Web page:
The Prime Minister told fellow leaders there can be no peace talks with Russia until it has withdrawn from conquered regions of Ukraine.
Rishi Sunak urged them to ramp up their supply of air defence systems to the war-torn nation.
It comes as the UK announced a fresh supply of hundreds of thousands of rounds of artillery ammunition as part of its package of defensive aid for 2023, under a £250m contract.
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The Prime Minister said it was an "incredibly important" time for the Joint Expeditionary Force (JEF) to reaffirm its continued support for Kyiv, as Russian President Vladimir Putin escalates the conflict with "appalling" consequences for Ukraine.
Leaders of the UK-led JEF nations met in Riga on Monday to discuss Ukraine's defence needs while seeking to accelerate their own cooperation.
After the stop in the Latvian capital, Mr Sunak's whistlestop trip to the Baltic region continued with a visit to Estonia later in the day, where he met British troops and signed a new technology partnership.
Ukrainian President Volodymyr Zelensky addressed the gathering of the defence alliance via video link, appealing for a wide range of weapons systems including those to defend against aerial threats as Moscow continues to attack his country with Iranian drones.
"I call upon you to do everything to accelerate the defeat of the occupiers," he said through an interpreter.
"100% air shield for Ukraine, that would be one of the most successful steps against Russian aggression and this step is required right now."
He said millions were left without heat and power after Mr Putin's forces hit critical infrastructure in and around the country's capital with kamikaze drones overnight.
Mr Sunak urged the other JEF nations to sustain or boost their current offers, and to provide Kyiv with more air defence systems, artillery and armoured vehicles.
He continued: "We must be clear that any unilateral call for a ceasefire by Russia is completely meaningless in the current context.
"I think it would be a false call, it would be used by Russia to regroup, to reinforce their troops and until they have withdrawn from conquered territory, there can and should be no real negotiation.
"But what we can do is think about that time now, think about what we will do with regard to security assurances."
The UK is already Europe's leading provider of defensive aid to Ukraine, including sending multiple launch rocket systems and recently, 125 anti-aircraft guns.
More than 100,000 rounds of ammunition have also been provided by the UK since February, with the deliveries reportedly directly linked to successful operations to retake territory in Ukraine.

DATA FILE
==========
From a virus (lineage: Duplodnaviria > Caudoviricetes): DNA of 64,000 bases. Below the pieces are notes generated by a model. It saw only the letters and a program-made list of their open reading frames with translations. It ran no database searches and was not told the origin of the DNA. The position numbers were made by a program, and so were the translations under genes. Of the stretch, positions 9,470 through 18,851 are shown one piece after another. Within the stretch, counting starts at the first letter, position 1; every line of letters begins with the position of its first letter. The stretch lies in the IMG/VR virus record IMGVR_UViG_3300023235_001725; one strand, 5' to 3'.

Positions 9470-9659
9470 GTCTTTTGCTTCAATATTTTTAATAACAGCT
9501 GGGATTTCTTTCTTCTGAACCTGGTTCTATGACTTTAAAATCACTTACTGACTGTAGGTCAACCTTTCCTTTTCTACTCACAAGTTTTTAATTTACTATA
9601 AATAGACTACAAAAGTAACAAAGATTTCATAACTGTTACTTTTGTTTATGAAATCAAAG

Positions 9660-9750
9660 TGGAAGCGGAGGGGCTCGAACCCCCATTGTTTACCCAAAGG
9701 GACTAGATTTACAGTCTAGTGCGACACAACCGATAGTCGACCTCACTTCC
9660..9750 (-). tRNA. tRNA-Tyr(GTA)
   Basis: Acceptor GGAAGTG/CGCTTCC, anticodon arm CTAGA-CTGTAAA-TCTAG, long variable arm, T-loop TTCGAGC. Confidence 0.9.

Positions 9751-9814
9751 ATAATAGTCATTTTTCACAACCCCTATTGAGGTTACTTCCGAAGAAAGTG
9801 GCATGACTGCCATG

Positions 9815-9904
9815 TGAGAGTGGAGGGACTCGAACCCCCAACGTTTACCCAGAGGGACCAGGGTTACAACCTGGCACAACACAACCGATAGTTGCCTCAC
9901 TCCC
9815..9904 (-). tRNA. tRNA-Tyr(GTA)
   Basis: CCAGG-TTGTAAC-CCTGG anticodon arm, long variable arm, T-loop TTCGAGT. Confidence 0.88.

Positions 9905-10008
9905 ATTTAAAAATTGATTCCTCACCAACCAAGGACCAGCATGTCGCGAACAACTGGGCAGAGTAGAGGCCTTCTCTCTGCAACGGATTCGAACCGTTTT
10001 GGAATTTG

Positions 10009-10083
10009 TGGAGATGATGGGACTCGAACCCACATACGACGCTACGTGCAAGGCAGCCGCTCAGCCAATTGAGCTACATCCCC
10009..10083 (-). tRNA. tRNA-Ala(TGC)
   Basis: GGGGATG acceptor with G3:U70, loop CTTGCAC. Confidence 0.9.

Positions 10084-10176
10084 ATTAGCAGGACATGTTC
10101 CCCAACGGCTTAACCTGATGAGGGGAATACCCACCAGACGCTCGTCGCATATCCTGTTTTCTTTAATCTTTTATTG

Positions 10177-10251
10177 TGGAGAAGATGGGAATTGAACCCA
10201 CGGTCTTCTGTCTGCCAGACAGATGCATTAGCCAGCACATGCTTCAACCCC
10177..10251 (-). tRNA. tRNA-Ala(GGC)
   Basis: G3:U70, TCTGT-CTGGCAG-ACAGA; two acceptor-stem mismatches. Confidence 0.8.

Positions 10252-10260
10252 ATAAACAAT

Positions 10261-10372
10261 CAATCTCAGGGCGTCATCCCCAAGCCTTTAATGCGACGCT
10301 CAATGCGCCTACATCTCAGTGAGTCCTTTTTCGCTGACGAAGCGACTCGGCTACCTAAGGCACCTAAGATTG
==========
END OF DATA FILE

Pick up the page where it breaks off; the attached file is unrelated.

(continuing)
The Prime Minister also said the JEF alliance must focus on "degrading Russia's capability to regroup and resupply", including being "very strong about calling out" Iran for sending drones to Moscow.
At the summit's close, Mr Sunak met Latvian Prime Minister Krisjanis Karins for one-on-one talks, during which he praised the group's resolve in countering Russian aggression as "heartening".
Mr Karins later tweeted: "As close and like-minded allies our countries have a shared commitment to regional security and a strong stance in support of Ukraine. Glad we also got to discuss strengthening of economic & high-tech links."
The Prime Minister then travelled to Tallinn, using the short flight to hold a bilateral meeting with his Estonian counterpart Kaja Kallas who joined him on his plane.
Ms Kallas tweeted: "Thank you for your commitment to our defence.
"Today we also agreed to take our close digital partnership to a new level."
The agreement will look to strengthen the countries' ties across health, education, cyber security, data and connectivity.
In Estonia, which shares a 182-mile border with Russia, Mr Sunak met UK and Nato troops serving on the alliance's eastern flank.
The JEF comprises Denmark, Estonia, Finland, Iceland, Latvia, Lithuania, the Netherlands, Norway and Sweden.
After the summit, Mr Sunak said: "We talked specifically about the support that we're all collectively and individually providing to Ukraine.
"In the United Kingdom, we have committed to maintaining or increasing our military support to Ukraine next year. We need to make sure that we get that right."
He said the JEF was an example of a "constructive partnership" remaining after Brexit.